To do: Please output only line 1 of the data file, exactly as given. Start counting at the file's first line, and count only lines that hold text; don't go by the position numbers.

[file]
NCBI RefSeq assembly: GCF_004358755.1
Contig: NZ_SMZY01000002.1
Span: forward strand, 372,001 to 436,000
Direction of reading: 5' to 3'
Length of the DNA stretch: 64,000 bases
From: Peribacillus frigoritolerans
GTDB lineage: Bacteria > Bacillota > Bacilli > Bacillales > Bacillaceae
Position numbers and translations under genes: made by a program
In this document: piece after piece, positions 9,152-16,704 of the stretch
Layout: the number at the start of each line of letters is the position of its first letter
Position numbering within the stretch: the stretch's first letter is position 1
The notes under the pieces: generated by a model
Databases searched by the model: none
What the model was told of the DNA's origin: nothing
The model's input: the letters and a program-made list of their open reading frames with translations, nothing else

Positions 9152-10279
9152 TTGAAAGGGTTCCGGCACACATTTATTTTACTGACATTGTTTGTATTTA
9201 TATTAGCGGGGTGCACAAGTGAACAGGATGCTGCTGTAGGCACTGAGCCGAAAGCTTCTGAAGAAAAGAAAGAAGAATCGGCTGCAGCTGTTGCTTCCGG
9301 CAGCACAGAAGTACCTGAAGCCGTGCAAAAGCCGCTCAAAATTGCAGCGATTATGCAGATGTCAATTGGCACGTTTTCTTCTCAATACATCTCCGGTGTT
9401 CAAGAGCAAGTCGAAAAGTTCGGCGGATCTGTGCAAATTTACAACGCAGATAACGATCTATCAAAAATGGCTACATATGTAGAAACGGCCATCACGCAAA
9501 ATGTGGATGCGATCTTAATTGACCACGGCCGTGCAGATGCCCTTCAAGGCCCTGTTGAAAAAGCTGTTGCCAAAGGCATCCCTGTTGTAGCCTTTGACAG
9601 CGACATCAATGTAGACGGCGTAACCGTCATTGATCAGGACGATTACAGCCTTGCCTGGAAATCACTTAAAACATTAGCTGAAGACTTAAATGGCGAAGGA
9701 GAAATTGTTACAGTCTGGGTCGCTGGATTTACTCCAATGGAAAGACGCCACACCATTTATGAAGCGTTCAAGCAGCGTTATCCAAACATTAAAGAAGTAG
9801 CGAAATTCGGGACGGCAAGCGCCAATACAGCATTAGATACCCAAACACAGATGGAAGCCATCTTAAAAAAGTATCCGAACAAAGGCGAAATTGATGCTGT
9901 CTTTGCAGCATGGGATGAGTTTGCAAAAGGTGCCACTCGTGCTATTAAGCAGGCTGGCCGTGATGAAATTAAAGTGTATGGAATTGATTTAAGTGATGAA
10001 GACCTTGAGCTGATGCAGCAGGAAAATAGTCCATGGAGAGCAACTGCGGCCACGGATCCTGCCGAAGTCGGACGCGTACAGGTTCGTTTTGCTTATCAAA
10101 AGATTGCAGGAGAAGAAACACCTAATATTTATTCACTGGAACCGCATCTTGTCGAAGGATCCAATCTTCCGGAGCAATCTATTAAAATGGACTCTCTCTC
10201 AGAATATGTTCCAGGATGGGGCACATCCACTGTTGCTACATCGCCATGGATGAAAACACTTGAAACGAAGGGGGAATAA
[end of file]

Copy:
NCBI RefSeq assembly: GCF_004358755.1